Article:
Easy Checklist for a Basic Employee Handbook

An employee handbook is an invaluable tool for employers. It helps to define corporate culture, foster a sense of belonging, outline company policies and protect against liability. The reality, however, is many small to medium size businesses don’t have the time or expertise to develop something like that. That’s when you focus on a basic handbook to establish expectations, answer questions and protect against legal issues. Here’s a checklist covering the minimum requirements that should be included.

At-will employment policy

The employee guidebook is not an employment contract. Explain that employment between the employer and the employee is “at-will” and can be terminated at any time by either party.

Anti-discrimination policies

Regardless of what state you do business in or how many employees you have, all employers are required to comply with federal equal employment opportunity laws prohibiting discrimination. This includes the Americans with Disabilities Act.

Harassment and non-retaliation policy

Explain what harassment is and how they can report it. The handbook can include a form to fill out and to whom it should be submitted. Include a secondary contact in case the primary contact is the alleged harasser. All complaints must be investigated, even if they aren’t submitted in writing. Also include language on the fact that employees who bring a valid complaint forward will not face any retaliation in the workplace for doing so.

Applicable local laws

Employers are responsible for staying current with state and local legislation that directly impacts its worksite. Company policies must reflect those laws and rules. For example, employee handbooks in Illinois should include the VESSA Act and the Illinois Pregnancy Fairness Act to ensure compliance.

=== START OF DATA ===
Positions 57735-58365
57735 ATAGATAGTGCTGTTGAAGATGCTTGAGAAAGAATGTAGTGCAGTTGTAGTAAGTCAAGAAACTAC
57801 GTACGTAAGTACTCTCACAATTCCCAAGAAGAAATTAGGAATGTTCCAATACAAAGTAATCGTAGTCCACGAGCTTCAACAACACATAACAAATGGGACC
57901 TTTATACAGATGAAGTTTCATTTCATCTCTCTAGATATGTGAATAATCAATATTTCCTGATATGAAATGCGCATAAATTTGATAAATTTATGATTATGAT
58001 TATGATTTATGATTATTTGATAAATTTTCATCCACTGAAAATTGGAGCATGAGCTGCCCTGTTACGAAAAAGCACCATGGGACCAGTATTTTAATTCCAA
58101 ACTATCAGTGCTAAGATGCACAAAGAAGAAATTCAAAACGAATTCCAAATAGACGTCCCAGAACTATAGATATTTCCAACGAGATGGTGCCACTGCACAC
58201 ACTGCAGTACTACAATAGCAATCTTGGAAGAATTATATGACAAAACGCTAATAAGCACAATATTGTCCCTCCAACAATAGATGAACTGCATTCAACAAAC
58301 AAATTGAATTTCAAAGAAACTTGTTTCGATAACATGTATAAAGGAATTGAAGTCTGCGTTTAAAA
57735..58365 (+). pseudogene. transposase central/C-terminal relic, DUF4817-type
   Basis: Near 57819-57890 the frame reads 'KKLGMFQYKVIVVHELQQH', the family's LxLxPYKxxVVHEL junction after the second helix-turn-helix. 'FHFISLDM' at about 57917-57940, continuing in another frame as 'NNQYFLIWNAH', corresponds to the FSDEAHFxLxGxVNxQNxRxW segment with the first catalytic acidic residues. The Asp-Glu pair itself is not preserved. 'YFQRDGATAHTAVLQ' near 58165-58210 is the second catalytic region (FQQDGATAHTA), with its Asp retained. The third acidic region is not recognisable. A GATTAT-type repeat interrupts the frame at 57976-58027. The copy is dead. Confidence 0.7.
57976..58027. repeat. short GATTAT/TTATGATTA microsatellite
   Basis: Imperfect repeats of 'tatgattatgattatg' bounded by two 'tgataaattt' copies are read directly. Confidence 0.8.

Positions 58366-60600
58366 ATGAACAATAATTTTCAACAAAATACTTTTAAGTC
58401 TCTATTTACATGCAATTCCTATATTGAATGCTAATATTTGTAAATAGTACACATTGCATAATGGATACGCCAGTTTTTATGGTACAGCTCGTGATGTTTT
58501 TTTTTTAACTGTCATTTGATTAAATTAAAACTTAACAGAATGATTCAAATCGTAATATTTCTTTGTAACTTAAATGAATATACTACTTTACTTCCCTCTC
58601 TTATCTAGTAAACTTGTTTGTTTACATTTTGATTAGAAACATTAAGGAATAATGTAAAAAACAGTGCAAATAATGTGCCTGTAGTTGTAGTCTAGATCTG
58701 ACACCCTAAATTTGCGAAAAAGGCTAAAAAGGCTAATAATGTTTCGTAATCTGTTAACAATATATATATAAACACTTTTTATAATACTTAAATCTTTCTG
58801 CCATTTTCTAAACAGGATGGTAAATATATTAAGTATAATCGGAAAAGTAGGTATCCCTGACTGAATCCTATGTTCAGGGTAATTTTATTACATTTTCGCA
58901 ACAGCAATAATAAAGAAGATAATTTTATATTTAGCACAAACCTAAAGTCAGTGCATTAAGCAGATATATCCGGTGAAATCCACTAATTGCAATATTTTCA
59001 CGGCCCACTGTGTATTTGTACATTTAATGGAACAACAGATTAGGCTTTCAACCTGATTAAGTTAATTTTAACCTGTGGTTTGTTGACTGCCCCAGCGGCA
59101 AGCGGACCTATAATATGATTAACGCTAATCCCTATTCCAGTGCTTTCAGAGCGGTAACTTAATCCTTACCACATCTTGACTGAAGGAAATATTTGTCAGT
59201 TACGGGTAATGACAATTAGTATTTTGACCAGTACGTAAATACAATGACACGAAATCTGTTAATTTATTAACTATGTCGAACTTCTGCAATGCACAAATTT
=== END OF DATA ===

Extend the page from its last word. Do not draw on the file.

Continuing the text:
Benefits

The details of your benefits program with eligibility requirements should cover legally required benefits such as Social Security and workers’ compensation as well as voluntary benefits like health insurance coverage and retirement benefits. Be sure to check if your state requires disability insurance.

Compensation

Explain the required deductions for federal and state taxes that will be reflected in their pay. Provide the payment schedule along with any direct deposit options. Overtime pay regulations continue to be a moving target, so be sure to include FLSA’s latest ruling.

Hours and leave

With on-site, off-site and remote workers, employees need to understand attendance/break policies, flexible schedule options and timekeeping procedures. This section should also include your policies for requesting and taking time off (holiday/vacation, jury duty, personal leave, sick leave, bereavement leave). If you employ 50 or more employees, provide info on the Family and Medical Leave Act (FMLA).

Conduct

Help employees understand conduct expectations. This can include your dress code policy and ethics guidelines. Government regulated industries can remind employees of their legal obligations.

Safety and security

In compliance with the Occupational Safety and Health Administration, proactively declare your commitment to creating a secure work environment. Provide a step-by-step process for reporting all accidents and potential safety hazards.

Workplace violence

With new state conceal-carry laws, include your policy explaining what can and cannot be brought onto company property and associated repercussions. Also include a section where the President of the company can make an exception if warranted on a case-by-case basis.

Acknowledgement form

An employee handbook is valuable only if your employees read and understand the policies and expectations. Employees should sign a stand-alone acknowledgement form confirming receipt and understanding of the handbook. The signed form should be kept in your employee’s personnel file.

Don’t expect employees to search for emails regarding important company policy changes. Update your employee handbook yearly and have it reviewed by legal counsel. If you’re still challenged, MidwestHR is a top PEO (professional employer organization) in Illinois that helps clients with everything HR-related including customized employee handbooks. Give us a call to get started.